The limited view of women in P/CVE programs demonstrates the need to see women as political actors who can be victims and perpetrators of violent extremism or even both at the same time. A second issue with linking WPS and P/CVE is the narrow understanding of agency, guilt, and victimhood that harms men, women, boys, and girls. The international community focuses on the ways in which women are victimized by extremist groups, for example the gross abuses of Yazidi women by ISIS, but does not focus on the ways in which men and boys are also victims of violence by VEOs. For example, the UN Security Council Working Group on Children and Armed Conflict publishes accounts of a variety of harm against boys and young men by VEOs.
As part of creating a more inclusive WPS agenda that recognizes the importance of a gender lens (not just an “add women and stir” approach), P/CVE policies would be stronger if they focused on the harsh reality of life for men and boys as part of VEOs or under the rule of VEOs. Despite the tendency to see gender as only meaning women, demonstrating the ways in which men and masculinity are harmed by VEOs not only creates a better gender analysis, but also more effective policies to prevent extremism. VEOs are effective recruiters because of their use of ideas around masculinity to encourage men to join the group, promising them stature, sex, marriage, money, and weapons (all themes closely tied to masculine power).
P/CVE policies must also consider the reasons women align with VEOs and what P/CVE programs should be doing to understand and address the motivations of women and girls. If VEOs can understand the nuance and power around gender identities, the P/CVE and WPS communities can also together adopt this level of analysis.
Data and Best Practices
And finally, a third obstacle to creating an effective relationship between P/CVE and WPS is the lack of data and best practices. The need for gender-sensitive research and data collection has been recognized by the UN Security Council in resolution 2242. Monitoring and evaluation has been a challenge for the WPS community and the P/CVE community as identified in detail in a recent report from the UN Human Rights Council on the impact of policies and practices aimed at P/CVE . Some of the strongest research from the UN community on P/CVE recognizes the need to include a gender lens in their data, but describes challenges in accessing female respondents. While there are challenges in conducting research on VEOs in general, female respondents are often left out of research because their contributions to VEOs may be less visible than their male counterparts, because they don’t identify as members of a VEO in the same way as men, or finally because the researchers are male and may not be permitted to interview women. Each of these boundaries can be overcome, yet there is a steep learning curve to changing practices. Creating effective policies that align P/CVE and WPS presents a legitimate challenge for the international community because of the lack of guidance and best practices for how to successful link these two areas.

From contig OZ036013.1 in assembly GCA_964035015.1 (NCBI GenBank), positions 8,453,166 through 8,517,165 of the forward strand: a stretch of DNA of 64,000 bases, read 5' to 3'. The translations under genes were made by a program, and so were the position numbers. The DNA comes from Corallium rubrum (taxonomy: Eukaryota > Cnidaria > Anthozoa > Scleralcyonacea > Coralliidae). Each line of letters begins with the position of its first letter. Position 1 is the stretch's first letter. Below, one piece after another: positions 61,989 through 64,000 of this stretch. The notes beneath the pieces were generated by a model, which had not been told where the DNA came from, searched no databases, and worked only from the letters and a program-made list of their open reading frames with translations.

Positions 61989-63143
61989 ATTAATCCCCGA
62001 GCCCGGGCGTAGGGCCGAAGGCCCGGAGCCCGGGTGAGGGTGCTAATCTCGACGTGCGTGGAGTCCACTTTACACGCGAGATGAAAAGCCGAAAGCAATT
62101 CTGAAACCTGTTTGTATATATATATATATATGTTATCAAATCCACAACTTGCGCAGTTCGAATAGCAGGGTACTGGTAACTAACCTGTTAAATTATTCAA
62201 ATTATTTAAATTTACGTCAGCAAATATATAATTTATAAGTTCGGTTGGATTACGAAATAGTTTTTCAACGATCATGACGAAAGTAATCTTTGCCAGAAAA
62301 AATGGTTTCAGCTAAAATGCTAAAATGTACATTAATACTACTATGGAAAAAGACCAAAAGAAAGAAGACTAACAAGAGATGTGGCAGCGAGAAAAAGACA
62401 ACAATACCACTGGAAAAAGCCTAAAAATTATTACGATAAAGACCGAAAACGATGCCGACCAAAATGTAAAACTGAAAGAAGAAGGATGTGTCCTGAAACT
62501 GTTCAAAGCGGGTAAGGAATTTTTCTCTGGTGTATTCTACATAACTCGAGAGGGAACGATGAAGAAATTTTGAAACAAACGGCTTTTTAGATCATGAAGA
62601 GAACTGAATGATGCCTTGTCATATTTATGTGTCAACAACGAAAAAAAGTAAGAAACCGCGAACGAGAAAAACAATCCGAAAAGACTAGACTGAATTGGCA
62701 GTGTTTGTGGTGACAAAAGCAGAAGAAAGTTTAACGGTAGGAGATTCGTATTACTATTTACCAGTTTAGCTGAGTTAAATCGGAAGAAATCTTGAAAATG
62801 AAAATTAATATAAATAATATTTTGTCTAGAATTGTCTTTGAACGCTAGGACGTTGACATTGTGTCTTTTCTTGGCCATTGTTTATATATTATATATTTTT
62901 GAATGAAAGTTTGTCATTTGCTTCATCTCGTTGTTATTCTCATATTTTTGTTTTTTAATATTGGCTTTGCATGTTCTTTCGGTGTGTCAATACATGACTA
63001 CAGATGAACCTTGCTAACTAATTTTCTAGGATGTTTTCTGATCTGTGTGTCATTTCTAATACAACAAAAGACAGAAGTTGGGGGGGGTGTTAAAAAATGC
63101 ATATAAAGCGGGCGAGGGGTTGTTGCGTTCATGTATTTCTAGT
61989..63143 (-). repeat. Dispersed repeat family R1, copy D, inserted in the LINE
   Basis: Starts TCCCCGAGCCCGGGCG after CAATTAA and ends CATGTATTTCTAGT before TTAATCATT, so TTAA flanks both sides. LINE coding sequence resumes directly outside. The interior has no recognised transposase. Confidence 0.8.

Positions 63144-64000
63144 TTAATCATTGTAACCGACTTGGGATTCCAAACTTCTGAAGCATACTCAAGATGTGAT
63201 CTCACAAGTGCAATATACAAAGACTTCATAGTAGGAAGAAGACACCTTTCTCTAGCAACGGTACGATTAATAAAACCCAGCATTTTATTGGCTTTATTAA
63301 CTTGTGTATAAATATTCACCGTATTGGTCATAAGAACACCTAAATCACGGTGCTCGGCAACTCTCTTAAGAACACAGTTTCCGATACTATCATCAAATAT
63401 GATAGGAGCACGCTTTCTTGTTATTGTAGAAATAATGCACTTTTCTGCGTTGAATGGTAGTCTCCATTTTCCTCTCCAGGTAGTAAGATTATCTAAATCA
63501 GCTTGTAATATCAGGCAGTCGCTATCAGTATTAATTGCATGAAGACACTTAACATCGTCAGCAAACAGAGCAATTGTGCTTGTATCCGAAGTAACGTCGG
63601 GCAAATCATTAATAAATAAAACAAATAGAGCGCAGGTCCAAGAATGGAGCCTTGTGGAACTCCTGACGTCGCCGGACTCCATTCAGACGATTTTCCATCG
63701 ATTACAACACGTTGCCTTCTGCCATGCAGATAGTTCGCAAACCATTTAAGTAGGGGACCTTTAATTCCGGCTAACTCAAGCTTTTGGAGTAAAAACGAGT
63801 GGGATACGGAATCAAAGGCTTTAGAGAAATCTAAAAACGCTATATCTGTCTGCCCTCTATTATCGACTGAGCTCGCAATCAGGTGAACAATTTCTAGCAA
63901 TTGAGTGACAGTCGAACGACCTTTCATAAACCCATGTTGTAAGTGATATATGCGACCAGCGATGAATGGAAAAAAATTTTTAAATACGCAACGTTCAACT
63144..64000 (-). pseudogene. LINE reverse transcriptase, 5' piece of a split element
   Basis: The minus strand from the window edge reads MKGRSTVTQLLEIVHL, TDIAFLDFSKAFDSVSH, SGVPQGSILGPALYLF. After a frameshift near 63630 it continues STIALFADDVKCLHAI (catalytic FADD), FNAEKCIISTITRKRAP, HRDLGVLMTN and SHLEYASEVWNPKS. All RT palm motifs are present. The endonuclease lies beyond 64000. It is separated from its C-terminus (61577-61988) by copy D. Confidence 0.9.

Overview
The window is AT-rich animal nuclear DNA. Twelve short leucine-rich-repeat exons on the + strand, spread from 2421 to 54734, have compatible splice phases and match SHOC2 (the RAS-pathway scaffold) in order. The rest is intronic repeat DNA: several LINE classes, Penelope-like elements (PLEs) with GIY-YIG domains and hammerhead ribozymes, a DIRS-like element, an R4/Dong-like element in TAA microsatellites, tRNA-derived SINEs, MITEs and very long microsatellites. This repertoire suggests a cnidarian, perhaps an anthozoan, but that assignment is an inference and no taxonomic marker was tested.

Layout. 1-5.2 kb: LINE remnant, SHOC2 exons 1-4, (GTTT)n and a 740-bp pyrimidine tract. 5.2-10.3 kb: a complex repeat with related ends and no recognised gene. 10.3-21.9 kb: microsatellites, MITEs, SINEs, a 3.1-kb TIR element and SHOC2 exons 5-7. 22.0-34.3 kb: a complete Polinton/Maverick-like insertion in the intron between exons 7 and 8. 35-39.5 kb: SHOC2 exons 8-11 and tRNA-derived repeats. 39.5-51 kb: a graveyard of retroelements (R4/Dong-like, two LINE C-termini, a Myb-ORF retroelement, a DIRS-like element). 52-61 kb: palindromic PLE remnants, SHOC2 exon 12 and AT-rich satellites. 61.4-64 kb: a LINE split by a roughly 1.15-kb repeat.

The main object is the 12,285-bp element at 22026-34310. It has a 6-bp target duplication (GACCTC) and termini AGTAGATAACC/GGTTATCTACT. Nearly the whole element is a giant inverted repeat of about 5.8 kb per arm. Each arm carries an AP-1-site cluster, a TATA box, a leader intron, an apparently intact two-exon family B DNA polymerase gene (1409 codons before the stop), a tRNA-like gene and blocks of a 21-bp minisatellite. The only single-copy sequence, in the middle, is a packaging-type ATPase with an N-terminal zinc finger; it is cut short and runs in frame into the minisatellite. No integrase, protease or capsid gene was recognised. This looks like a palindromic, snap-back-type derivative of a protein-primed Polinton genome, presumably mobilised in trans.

While the three barriers identified represent challenges for both the WPS and CVE communities, they are not insurmountable and overcoming them will lead to improved policies and programs for both fields. A first step will be to complicate narratives around gender and P/CVE so that women are not only seen as important in their roles as victims or links to men and boys. Equally, men and boys cannot be viewed only as potential violent actors. And finally, if both the WPS and P/CVE communities want to create better policies and programs, they need to share data and best practices. In the twenty years since UN Security Council resolution 1325, there have been new challenges, narratives, and actors that require the innovative thinking and analysis expressed in the founding of the WPS agenda. Just as the challenges in the WPS space will continue to adapt, so must the tools and analyses used to address them.
Phoebe Donnelly is a non-resident research fellow at the International Peace Institute (IPI) helping to lead the Women, Peace and Security (WPS) program.